Thursday, July 16, 2009

Smart Growth America

Smart Growth America
New report: 120 days of stimulus spending
Within the $787 billion stimulus bill that became law in February, Congress provided states and Metropolitan Planning Organizations (MPOs) with $26.6 billion in flexible funds for transportation projects. The first half of the funding was to be committed within 120 days, by Monday, June 29th.

Despite a multitrillion dollar backlog of roadway and bridge repairs throughout the

country, almost a third of the money — more than $6.6 billion — was committed to new

capacity roads and bridges rather than to repair and other preservation projects.

The nation is growing, and many areas need substantial improvements in connectivity. Many

places will need additional roadway capacity. However, given the enormous roadway and

bridge repair backlog, its costs in terms of vehicle repairs, its threat to human safety, and the

job‐creation advantages of roadway preservation projects, this magnitude of new

construction cannot said to be fulfilling the goals of the ARRA.

2. States generally failed to take advantage of a golden opportunity offered by the flexibility

in the STP to make progress on the huge public transportation backlog, and move

towards a more balanced transportation system.

Given the growing demand, the need for upgrading identified in the ASCE report, and the many

benefits of public transportation, the $189 million in STP funding allocated by the states so

far is grossly inadequate. Even when the dedicated, non‐STP funding for public transportation

is taken into consideration, commitments to transportation choice fall far short of the need.

The $600 million in STP funding commitments to non‐motorized transportation is better, but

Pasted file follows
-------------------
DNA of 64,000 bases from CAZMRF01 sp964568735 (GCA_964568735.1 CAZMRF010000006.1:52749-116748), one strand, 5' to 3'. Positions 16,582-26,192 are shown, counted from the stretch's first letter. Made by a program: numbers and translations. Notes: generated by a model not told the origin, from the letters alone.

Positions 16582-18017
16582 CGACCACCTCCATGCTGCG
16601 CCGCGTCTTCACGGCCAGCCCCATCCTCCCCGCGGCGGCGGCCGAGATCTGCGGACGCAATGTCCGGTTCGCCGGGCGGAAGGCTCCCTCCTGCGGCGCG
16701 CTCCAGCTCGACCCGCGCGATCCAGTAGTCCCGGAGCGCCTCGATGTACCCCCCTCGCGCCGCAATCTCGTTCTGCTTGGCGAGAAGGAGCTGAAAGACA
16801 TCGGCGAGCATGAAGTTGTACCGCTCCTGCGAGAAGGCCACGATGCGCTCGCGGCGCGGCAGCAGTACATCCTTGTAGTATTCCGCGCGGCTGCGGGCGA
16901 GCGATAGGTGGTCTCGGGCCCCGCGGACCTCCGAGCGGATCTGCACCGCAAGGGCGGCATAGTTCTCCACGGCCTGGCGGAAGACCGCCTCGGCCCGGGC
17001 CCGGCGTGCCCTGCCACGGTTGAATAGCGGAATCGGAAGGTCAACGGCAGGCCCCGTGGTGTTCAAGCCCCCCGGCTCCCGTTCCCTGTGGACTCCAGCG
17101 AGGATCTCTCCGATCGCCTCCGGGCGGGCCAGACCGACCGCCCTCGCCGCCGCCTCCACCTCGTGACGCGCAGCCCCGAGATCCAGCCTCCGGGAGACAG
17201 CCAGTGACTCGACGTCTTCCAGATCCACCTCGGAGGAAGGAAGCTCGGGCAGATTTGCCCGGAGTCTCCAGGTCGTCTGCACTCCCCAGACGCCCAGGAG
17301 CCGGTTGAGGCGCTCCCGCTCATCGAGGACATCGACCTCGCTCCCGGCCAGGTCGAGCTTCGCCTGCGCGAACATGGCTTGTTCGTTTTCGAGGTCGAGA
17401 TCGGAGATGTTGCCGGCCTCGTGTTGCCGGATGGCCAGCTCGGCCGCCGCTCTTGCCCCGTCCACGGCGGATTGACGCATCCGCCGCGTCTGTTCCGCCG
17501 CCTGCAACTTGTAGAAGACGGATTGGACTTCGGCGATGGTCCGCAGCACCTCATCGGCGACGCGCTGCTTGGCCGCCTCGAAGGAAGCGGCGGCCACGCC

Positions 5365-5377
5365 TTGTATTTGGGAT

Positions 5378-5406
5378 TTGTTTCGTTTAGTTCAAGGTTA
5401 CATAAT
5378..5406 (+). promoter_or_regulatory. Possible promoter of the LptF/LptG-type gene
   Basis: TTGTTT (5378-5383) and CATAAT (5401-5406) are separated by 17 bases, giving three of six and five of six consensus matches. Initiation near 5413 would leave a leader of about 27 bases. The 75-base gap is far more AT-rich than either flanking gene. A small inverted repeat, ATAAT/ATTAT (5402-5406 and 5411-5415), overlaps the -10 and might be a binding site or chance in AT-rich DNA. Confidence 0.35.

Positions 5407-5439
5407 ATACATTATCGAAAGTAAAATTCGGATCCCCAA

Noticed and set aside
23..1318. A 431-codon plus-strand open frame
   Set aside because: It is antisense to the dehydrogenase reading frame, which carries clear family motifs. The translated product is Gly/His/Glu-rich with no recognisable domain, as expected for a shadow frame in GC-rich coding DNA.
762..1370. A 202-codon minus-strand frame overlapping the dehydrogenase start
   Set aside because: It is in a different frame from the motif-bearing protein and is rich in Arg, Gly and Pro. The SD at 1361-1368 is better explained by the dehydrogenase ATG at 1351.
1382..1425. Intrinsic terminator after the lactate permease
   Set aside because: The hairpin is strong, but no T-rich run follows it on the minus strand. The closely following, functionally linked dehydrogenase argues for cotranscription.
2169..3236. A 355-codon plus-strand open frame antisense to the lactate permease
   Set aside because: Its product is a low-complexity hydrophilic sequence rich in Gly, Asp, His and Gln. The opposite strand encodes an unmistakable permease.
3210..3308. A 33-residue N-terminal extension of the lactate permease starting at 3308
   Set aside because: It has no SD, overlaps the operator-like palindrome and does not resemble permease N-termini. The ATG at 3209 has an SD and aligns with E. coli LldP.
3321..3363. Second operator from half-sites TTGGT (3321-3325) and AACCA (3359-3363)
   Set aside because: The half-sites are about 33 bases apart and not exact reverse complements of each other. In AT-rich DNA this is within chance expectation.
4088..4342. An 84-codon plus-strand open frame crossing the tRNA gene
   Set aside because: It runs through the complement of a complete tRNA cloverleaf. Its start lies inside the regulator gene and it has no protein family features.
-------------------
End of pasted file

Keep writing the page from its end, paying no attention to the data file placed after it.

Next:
also fails to meaningfully respond to the public’s need for more affordable and healthy

transportation options. This level of spending for bicycling and walking will have minimal

impact on the nation’s stock of bicycle and pedestrian routes, or on individual mobility.

3. We could get much more from our transportation spending, but the federal program

isn’t set up to ensure that we get the most from the money spent. With scarce resources,

large backlogs and increasing challenges, it’s an opportunity we can’t afford to waste.

The data make clear that with different funding choices, greater progress could have been

made combating climate change, increasing energy security, increasing mobility for elderly

and low income populations, and reducing the repair backlog. More jobs could have been

created, more quickly. However, the federal transportation program does not clearly

articulate what goals should be achieved with each tax dollar spent, nor how to compare

different spending options against those goals, nor how to ensure progress towards meeting

them. The result is wasted opportunity and money.